Date of Award

2014

Embargo Period

2-26-2015

Degree Type

Thesis

Degree Name

Master of Design (MDes)

Department

Design

Advisor(s)

John Zimmerman

Abstract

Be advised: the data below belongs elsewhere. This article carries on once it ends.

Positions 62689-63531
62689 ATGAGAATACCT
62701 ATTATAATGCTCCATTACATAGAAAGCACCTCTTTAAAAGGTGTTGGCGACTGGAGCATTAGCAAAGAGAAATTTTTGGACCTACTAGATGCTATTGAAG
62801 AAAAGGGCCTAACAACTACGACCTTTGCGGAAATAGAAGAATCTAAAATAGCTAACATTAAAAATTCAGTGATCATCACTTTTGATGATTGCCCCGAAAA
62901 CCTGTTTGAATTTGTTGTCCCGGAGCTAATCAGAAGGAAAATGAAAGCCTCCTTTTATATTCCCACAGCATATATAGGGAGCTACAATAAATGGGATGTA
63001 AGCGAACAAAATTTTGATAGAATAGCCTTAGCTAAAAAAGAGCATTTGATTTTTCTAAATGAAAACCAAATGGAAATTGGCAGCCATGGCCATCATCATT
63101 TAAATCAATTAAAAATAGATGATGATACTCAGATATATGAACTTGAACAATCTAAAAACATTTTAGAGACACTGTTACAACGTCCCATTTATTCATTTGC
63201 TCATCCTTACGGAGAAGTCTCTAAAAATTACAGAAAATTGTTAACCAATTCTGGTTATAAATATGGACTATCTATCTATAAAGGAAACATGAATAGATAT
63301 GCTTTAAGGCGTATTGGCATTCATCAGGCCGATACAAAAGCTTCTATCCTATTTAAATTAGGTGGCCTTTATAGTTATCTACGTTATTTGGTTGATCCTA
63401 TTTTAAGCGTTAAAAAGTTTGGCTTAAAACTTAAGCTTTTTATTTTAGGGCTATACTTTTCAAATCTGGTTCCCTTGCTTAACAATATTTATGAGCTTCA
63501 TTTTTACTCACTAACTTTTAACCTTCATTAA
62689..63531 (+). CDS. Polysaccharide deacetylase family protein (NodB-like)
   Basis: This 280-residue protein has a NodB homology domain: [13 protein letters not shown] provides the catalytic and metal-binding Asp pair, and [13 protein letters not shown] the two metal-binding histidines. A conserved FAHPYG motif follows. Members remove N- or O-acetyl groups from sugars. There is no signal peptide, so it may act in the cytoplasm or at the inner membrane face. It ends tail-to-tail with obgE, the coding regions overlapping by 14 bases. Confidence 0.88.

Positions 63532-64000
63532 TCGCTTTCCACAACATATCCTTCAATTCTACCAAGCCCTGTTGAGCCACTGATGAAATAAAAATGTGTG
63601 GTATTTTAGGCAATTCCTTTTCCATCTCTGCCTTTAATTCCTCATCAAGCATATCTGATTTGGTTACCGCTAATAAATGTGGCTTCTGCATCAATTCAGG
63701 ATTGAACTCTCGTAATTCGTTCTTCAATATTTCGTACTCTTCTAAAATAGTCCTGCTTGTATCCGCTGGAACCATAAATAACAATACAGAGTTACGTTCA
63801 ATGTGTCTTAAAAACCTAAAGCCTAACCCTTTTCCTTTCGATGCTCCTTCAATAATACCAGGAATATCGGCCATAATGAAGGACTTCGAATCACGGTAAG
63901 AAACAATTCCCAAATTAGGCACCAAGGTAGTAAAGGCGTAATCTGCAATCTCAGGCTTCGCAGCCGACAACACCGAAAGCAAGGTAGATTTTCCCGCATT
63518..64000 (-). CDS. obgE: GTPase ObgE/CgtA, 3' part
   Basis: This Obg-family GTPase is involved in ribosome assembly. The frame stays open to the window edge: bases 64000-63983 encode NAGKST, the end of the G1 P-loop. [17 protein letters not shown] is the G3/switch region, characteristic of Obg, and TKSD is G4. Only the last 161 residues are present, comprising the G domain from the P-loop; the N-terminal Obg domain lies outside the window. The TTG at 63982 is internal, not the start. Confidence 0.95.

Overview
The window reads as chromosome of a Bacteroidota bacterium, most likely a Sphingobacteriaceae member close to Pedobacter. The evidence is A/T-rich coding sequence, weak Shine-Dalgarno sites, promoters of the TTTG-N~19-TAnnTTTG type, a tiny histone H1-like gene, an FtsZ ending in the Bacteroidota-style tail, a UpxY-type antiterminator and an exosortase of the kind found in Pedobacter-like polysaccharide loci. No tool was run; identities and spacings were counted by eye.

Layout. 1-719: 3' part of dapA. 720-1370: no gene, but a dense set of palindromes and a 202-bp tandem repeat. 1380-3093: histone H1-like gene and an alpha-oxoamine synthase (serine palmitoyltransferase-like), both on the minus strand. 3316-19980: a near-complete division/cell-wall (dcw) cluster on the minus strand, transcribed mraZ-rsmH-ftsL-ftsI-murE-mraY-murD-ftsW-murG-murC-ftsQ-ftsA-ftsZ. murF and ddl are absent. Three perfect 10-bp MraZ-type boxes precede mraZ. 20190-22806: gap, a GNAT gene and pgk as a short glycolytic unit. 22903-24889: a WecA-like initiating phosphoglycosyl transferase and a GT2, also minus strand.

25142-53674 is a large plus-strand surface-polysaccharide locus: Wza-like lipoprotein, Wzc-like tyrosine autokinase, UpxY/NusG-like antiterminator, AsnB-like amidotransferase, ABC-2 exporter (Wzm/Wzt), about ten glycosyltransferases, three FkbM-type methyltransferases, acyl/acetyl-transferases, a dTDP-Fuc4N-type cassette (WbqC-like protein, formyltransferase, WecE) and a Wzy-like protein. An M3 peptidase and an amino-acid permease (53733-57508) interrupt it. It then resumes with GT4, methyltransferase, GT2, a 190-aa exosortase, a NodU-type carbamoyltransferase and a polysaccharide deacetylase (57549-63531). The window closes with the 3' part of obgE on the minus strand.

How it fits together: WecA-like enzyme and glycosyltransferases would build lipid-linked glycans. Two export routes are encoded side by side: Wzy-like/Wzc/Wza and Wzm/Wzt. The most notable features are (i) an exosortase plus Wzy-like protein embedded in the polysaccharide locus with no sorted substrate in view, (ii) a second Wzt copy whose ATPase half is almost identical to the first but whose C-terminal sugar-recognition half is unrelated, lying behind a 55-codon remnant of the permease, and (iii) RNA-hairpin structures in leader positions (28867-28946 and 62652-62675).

Communication technology drives new opportunities and expectations for employees to collaborate across countries, continents and time zones. This has the potential to bring people together, increasingly connecting individuals with different experiences, perspectives, and areas of expertise. However, it also complicates collaboration. People working together in these situations must both adjust to differences between in-person and digital interactions, and also navigate the complexities that accompany a dynamic and diverse team. I address this need by I creating a set of design-oriented activities aimed at building a specific situation for children that affords the development of their collaborative skills. Over the course of three months, I ran a 9-session workshop with twenty-four fifth graders where the students collaboratively engaged in a game design project. During the workshop, children made physical games to teach players about the science of flight. As the students worked through this process, they investigated games and flight, developed game concepts, and then designed, play-tested and shared their games with others. Pre-post observations and test results show increases in fifth graders’ collaborative interactions and understanding of flight content. This study provides qualitative data to support the claim that game-making workshops can increase children’s collaborative skills, and lays the groundwork for further investigation.

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